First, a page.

It is situated by Mount Navrino, in a spectacular landscape characterized by trachyte peaks and a carpet of Mediterranean shrubs and century-old cork oak woods, such as Silva Manna. Montresta is a small town of over 500 inhabitants in Planargia, on the border with Logudoro of Porto Torres. It is known for its weaving: its craftsmen produce beautiful hand-made baskets of rush and asphodel. Currently, the town is located near Bosa, 40 kilometres from Alghero and 80 from Oristano, the capital. It was founded around 1750, when the town was still called Villa San Cristoforo (even earlier, in the Medieval period, it was called Suttamonte), after the Church of San Cristoforo Martire, constructed in early 17th century. Greco-Corsican (Maniot) settlers in search of a new home were invited by king Carl Emmanuel III to populate this area and work the land. This experiment was unsuccessful because of hostility shown by the Bosni towards the “foreigners” occupying their land. Most of the settlers left. Nevertheless, today, various elements of architecture and craftsmanship, including basket weaving, are reminiscent of Greek art. Later, the name of the village was changed to Montresta, a name that also refers to the surrounding land and may have meant “mountain of grain”. Another church worth a visit is the Church of Sacro Cuore, constructed in the 1960s on the ruins of a Medieval structure. The feast of Sacro Cuore is celebrated in mid-August in Su Casteddu, on the edge of S’Aspru Forest. The village is also known for its Mutton Festival, which should be eaten with the typical local bread called su bistoccu. In late April, on the other hand, the Feast of San Cristoforo is celebrated with a procession, tastings and folk performances.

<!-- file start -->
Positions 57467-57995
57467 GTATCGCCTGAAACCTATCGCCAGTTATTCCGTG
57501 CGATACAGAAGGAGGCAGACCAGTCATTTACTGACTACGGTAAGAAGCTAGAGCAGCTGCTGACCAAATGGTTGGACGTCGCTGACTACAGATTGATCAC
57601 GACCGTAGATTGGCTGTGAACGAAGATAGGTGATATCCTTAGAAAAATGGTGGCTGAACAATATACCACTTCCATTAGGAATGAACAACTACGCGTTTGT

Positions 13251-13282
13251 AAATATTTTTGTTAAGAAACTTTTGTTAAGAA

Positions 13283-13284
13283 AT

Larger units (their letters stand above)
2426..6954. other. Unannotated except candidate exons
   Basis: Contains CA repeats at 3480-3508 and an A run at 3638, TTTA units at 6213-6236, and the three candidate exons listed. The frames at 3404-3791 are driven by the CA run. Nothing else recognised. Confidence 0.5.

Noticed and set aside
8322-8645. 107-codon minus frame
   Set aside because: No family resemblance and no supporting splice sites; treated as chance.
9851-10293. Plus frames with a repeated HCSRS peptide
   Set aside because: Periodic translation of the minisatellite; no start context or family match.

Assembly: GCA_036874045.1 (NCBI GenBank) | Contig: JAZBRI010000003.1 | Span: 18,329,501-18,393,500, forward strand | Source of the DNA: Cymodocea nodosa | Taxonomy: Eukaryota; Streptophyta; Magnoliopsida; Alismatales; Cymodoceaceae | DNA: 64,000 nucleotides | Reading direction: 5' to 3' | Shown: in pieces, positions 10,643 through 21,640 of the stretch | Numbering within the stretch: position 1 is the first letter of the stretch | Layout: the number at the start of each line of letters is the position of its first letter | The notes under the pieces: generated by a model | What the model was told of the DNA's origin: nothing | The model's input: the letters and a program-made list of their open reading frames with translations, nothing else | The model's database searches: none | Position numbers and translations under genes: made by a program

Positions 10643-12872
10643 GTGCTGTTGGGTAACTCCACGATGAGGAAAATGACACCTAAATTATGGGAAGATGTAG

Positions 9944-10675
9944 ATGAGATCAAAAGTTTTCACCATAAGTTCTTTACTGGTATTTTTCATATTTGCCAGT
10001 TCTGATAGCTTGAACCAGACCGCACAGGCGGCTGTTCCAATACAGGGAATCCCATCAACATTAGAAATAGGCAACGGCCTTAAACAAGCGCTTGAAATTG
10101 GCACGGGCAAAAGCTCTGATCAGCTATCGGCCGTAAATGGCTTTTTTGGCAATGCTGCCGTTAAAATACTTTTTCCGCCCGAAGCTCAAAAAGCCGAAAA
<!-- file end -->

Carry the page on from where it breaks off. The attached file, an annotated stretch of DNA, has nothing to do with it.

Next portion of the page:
The area has been inhabited since the Prehistoric, as seen from numerous pre-nuragic sites (Domus de Janas) and nuraghes such as Badu de Sa Rughe. The most important archaeological site in the area, a tower called Sa Turre (or Nuraghe Turre), is the only evidence of Punic settlements in Planargia. It represents the remains of a Carthaginian quadrangular fortress with evidence of brickwork once part of the defensive structure still visible at its base.